November 8, 2014
Notes: Serravallo, Melissa
Glick, Sharon A
Siegel, Daniel M
Brody, Neil I
Arch Dermatol Res. 2013 May;305(4):269-82. doi: 10.1007/s00403-013-1320-2. Epub 2013 Feb 3.
Author Address: Department of Dermatology, SUNY Downstate Medical Center, Brooklyn, NY 11203, USA.
Reference Type: Journal Article
Record Number: 4239Author: Shahzad, M., Alzolibani, A. A., Al Robaee, A. A., Al Shobaili, H. A., Alsharkasy, M. H., Al Marshood, A. A., Al Mutiari, A. and Aldukhayel, A.
Title: Patients seen at the Dermatology ambulatory office in a tertiary care center in Qassim region, Saudi Arabia
Journal: Int J Health Sci (Qassim)
Short Title: Patients seen at the Dermatology ambulatory office in a tertiary care center in Qassim region, Saudi Arabia
Alternate Journal: International journal of health sciences
ISSN: 1658-3639 (Print)
Accession Number: 24421741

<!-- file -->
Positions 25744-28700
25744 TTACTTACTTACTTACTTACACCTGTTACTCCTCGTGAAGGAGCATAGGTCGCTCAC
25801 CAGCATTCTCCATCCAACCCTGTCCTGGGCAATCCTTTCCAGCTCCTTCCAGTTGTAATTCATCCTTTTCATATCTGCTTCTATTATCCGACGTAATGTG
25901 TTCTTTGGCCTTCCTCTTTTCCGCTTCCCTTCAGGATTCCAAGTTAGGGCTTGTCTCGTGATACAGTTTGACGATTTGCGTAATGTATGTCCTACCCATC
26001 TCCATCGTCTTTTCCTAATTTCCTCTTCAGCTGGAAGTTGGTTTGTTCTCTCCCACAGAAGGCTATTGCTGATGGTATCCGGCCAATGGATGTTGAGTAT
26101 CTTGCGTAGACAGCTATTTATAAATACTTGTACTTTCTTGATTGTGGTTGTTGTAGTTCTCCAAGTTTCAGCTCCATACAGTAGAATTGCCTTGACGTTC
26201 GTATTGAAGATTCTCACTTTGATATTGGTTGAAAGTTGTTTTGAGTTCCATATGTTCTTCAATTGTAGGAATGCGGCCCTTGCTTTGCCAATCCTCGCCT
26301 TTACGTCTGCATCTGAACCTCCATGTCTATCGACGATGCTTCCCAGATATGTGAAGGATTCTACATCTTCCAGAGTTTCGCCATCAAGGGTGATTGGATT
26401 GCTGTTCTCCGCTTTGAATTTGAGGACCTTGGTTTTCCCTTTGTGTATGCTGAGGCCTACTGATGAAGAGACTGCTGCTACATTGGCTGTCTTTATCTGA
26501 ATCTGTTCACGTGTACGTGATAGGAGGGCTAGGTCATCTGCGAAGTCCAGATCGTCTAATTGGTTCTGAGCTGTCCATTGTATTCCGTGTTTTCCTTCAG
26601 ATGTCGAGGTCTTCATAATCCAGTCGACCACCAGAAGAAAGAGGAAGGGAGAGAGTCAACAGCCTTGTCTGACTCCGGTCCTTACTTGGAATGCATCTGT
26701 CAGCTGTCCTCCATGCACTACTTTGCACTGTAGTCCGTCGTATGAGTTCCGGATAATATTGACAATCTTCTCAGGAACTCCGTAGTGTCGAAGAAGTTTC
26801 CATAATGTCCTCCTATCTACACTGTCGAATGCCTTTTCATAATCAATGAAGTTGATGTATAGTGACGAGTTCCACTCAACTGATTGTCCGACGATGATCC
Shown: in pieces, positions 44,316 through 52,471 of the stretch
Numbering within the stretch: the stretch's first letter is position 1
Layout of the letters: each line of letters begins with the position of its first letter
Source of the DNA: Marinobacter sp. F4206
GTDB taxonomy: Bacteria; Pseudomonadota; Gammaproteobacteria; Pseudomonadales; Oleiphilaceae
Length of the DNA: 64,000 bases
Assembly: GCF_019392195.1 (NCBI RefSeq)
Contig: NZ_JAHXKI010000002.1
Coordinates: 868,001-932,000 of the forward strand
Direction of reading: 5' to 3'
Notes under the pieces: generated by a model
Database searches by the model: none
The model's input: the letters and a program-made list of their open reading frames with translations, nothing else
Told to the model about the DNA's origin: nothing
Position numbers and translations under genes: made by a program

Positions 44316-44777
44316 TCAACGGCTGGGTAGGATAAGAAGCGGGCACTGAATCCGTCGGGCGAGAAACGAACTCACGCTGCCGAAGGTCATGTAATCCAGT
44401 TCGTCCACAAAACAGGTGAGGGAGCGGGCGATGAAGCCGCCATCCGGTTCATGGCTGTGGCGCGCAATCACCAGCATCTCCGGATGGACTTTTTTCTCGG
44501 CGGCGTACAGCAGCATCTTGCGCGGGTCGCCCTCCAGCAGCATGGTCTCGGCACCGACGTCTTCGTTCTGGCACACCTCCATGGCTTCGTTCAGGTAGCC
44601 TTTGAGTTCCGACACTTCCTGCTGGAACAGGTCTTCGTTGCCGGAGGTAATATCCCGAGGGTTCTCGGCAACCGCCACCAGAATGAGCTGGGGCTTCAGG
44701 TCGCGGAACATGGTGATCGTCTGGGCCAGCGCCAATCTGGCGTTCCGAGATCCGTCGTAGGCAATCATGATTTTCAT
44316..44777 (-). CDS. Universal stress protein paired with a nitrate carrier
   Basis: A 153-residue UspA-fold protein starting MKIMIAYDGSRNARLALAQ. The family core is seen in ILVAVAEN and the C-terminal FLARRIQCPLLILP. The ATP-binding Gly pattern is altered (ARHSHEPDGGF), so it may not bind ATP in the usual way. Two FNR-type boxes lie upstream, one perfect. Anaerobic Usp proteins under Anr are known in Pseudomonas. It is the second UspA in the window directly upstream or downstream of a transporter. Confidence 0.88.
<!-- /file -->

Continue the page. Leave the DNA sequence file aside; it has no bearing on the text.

Abstract: BACKGROUND: In Saudi Arabia where there is lack of dermatologists in primary health care centers, patients with simple or minor skin conditions have to attend to hospitals to be treated. We analyzed the data of patients with cutaneous disorders attending the tertiary referral hospital in Qassim region of Saudi Arabia, with the aim to identify the most common conditions that patients complain of, in order to define the areas where the education of General Practitioners in Dermatology must focus. METHODOLOGY: All patients seen at the Dermatology ambulatory office in the Emergency Department of Qassim University affiliated hospital from January 2011 to December 2011 were included in this retrospective analysis. The medical records of the patients (history, physical examination and laboratory investigations) were analyzed to ascertain the diagnosis and the management of cases. All patients were evaluated by qualified dermatologists. RESULTS: A total of 1147 patients attended the Dermatology ambulatory office. Most patients were young adults in the age group 21-30 years (34.4%). Allergic skin diseases (65.2%), mostly dermatitis (48.8%) and urticaria (10.5%) were the most common for attendance, followed by infectious diseases (25.8%) and inflammatory and autoimmune disorders (5.3%). The management of the vast majority of cases (94.1%) consisted of systemic treatment and 58.2% patients required topical treatment. A reevaluation plan as outpatients was planned in 9.0% patients while only 0.3% of patients required admission in the hospital. CONCLUSION: Allergic and infectious skin diseases were the most common cutaneous diseases in patients attending this tertiary University hospital, while the management of most patients did not require specialized care. On the basis of the present data, the training of primary health care providers in Dermatology should emphasize these common conditions, with the aim of improving primary care and alleviating the burden on hospital care.